A small company can manage with simple accounting software, but that changes as you grow into the small and medium-sized enterprise, or SME, segment. As you get bigger, managing your company's daily operations at the nuts and bolts level takes more oversight, which is why enterprise management giants SAP offer a plant maintenance component.
TL;DR (Too Long; Didn't Read)
SAP PM is the company's plant maintenance component, a part of its larger Enterprise Resource Planning offering.
ERP and PM Basics
Enterprise resource planning, or ERP, is the management of a company's human, financial and physical resources to serve current operations and fuel future growth. Plant maintenance, or PM, is a part of ERP. Plant maintenance is the process of overseeing and caring for those systems and physical resources a company relies on.
Even sole proprietors practice some form of plant management. Suppose you're an independent owner-operator with an excavator and a pickup truck and trailer to haul it. Any sensible owner will keep a close eye on that equipment, checking it regularly for wear or damage, from rust on the hitch to possible hydraulic leaks. You'd know what maintenance the excavator and pickup require at which intervals and you'd make repairs as needed.
All companies do these things, but after a point, they happen on a scale that's well beyond any one person's ability to manage. That's why there are programs like SAP PM to manage the process.
SAP PM Overview
SAP Plant Maintenance is part of its ERP Central Component, or ECC, along with a cluster of other interrelated components. SAP PM manages the same three core activities as that hypothetical owner-operator:
- Inspection: PM schedules and logs regular inspections of systems and physical equipment to monitor their current real-world condition.
- Preventive Maintenance: The periodic upkeep that's needed to keep a system or a piece of equipment in good working order and maximize its useful life.
- Repair: To bring any malfunctioning system or equipment back online as effectively as possible.
SAP Plant Maintenance Process Flow
When the system is implemented, you set inspection schedules for your equipment at appropriate intervals, from hourly for critical equipment to monthly or quarterly for more durable machinery. The system creates work orders for these inspections, and technicians, in turn, log the results of each inspection into the system when it's completed.
Maintenance is assigned similarly, according to the needs of a given system or piece of machinery. A scheduled piece of maintenance may also turn up problems requiring further work, so in a way, they also act as a more in-depth inspection. Repairs are assigned on an as-needed basis, either to in-house technicians or outside specialists. As with inspections, the results of any maintenance or repair activity must be logged into the system once completed.
The real value of the Plant Maintenance component for a company's management comes from its potentially tight integration with the other ECC components.
Integration of the Components
SAP's software is highly customizable, which is a cost when you're starting out – all that customizing and integrating takes time and money – but pays big dividends in operational efficiency.
The plant maintenance component can report back to all of the other ECC components, so – for example – the HR department knows the maintenance team's staffing needs, the materials management team knows which parts to order, the production planning team can work around any projected future downtime for maintenance and repair needs, the sales crew knows how much product it can expect to receive and the controllers will know what needs to be paid for and when.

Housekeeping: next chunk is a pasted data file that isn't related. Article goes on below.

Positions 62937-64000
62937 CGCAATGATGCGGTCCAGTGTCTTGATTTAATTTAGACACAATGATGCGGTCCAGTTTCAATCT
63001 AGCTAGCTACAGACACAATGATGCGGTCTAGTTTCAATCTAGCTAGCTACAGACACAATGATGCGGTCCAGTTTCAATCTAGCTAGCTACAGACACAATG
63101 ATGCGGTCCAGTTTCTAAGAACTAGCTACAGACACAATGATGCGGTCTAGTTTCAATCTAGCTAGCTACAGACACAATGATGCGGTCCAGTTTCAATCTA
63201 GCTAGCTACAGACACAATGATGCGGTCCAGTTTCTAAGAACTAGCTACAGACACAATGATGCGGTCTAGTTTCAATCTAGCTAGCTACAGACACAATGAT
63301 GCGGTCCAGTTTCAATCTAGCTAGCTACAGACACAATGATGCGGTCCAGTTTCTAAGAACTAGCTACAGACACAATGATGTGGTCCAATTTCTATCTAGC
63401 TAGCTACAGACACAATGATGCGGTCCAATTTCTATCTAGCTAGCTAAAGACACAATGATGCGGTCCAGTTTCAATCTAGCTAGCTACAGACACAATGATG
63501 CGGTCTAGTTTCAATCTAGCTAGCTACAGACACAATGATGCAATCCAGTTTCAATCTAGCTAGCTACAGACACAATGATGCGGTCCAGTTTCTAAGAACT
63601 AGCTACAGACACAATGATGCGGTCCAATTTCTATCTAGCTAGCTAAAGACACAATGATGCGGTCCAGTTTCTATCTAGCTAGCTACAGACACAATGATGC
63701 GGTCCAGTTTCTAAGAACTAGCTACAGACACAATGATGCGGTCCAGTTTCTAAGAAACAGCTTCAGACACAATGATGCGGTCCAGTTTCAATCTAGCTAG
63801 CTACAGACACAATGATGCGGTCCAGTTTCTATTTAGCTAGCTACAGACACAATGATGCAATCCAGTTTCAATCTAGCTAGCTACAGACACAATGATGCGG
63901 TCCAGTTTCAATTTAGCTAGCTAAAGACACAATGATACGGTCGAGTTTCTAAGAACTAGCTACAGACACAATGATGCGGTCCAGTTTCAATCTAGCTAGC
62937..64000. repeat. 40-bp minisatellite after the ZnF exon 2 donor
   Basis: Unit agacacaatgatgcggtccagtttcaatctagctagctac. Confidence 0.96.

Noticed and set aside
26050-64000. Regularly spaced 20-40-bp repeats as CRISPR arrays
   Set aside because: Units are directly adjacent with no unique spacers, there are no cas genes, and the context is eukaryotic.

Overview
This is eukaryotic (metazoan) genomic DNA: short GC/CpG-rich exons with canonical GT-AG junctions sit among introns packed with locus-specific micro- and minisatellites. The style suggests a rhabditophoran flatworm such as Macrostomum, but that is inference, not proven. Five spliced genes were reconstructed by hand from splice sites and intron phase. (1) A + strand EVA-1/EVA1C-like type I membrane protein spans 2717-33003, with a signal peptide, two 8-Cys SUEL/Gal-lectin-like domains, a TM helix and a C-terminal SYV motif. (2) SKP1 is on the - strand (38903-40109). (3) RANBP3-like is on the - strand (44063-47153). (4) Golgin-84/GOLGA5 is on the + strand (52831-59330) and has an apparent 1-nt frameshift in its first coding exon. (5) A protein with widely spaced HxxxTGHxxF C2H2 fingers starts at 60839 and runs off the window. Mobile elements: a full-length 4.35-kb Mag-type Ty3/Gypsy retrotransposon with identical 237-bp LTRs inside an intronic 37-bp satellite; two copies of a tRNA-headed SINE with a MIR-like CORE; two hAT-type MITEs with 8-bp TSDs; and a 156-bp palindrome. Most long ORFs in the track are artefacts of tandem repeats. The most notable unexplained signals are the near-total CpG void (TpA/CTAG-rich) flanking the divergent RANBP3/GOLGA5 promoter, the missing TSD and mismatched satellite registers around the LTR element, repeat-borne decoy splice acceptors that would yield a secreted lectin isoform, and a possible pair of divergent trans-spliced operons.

That free flow of data is equally important for plant managers, the accounting department and the executive suite, who can all make better decisions when armed with better data.
Understanding Upsides and Downsides
Implementing SAP is complicated, precisely because its business management suite is so powerful and customizable. This is arguably the biggest negative around the software, and it usually requires the use of skilled SAP consultants who can tailor its potential to your needs with a minimum of trial and error.
In the case of maintenance, an issue to be aware of is the average technician's preference for wrenches over paperwork. If your maintenance workers find the system's reporting process tedious and time-consuming, they'll find ways to circumvent it that might result in incomplete or poor-quality data. Designing your system to make reporting fast and easy is crucial, especially when you need a high level of detail. The simpler and faster the process, the more likely it will be followed and the more quickly your skilled workers can go back to doing what they're trained to do.
Those are comparatively minor issues, relative to the potential benefits for managers at all levels. SAP also provides a growth path, so if you should outgrow its SME-oriented Business One product you can migrate your data and processes to its full-fat cloud, on-premise or hybrid software products for larger enterprises.
Fred Decker learned business fundamentals at second hand as an insurance and mutual funds broker, and at firsthand as a retail store manager and the chef/proprietor of his own restaurants. He has written hundreds of business-related articles for sites including Zacks.com, Chron.com, Vitamix.com, Bizfluent and GoBankingRates and many others. He was educated at Memorial University of Newfoundland and the Northern Alberta Institute of Technology.